The return of the F1 Commission

The Formula 1 Commission has not met since June 28 2004. A meeting was planned for December last year but was called off, apparently in order to stop nine of the 10 teams from forcing through rules for a control tyre and a restriction of testing, which had been agreed between them in Brazil. The cancellation of the December meeting caused uproar in F1 circles and helped to harden attitudes towards the FIA. The only team opposed to the idea was Ferrari and there were, not unnaturally, a number of suggestions that the FIA was favouring Ferrari. This may not have been the real story. The FIA was not keen to have the rules made by the teams and, perhaps, if rumours are to be believed, the FIA President did not want to go into the commission and face open revolt. We will never know if that was a real possibility because there has not been a commission meeting since, despite the fact that, for a time, the FIA was calling for teams to attend its meetings but vehemently refused to call the commission.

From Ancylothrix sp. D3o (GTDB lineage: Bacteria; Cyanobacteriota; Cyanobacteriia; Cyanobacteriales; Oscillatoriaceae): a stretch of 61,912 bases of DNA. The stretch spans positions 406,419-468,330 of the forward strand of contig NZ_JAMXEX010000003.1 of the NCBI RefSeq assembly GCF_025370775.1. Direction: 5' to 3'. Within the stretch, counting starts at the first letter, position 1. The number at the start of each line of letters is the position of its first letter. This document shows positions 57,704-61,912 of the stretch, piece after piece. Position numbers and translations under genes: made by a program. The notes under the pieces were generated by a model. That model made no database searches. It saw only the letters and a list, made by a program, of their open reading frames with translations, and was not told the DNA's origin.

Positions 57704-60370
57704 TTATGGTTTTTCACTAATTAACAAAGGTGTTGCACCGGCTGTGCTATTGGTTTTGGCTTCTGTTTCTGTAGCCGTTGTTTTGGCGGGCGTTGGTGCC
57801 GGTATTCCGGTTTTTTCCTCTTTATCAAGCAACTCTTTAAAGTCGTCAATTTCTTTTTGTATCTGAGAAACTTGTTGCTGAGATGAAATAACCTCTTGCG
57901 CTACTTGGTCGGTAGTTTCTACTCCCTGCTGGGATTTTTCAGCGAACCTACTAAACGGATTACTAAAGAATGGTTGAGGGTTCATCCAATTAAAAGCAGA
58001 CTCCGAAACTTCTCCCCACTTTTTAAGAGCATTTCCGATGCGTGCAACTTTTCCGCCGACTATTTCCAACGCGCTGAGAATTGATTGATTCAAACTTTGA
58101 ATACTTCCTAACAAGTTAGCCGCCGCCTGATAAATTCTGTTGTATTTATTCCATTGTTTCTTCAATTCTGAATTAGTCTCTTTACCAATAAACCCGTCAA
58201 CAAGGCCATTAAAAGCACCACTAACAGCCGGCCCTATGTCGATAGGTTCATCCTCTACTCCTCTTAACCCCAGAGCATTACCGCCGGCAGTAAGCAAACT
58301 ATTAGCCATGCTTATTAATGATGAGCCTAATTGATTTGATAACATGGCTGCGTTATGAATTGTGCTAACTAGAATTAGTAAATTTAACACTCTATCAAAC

However with pressure growing to change the qualifying regulations for 2006 - because the current format is a disaster - an F1 Commission has been called for October 24, three days before the planned World Council meeting in Rome and four days before the FIA General Assembly meets to elect the FIA President for a new four-year term and confirm the decisions of the World Council for the last 12 months. In order to change the rules for next year an agreement must be made by November 1. After that agreements must be unanimous (which is impossible to achieve).

The problem for the FIA is that Paul Stoddart remains the Minardi team principal until November 1 and so he will attend the commission meeting and may wish to do something about some of the things that have been happening in the last 16 months. This could create fireworks and with the manufacturers trying to pressure the FIA to change some of its attitudes they might support the Australian and try to embarrass the FIA President in the run-up to the election. It is unlikely to make much difference because of the docile nature of opposition to Mosley within the FIA but a week is a long time in politics and the argument may be that nothing ventured is nothing gained. One way or another the F1 Commission is sure to be newsworthy.

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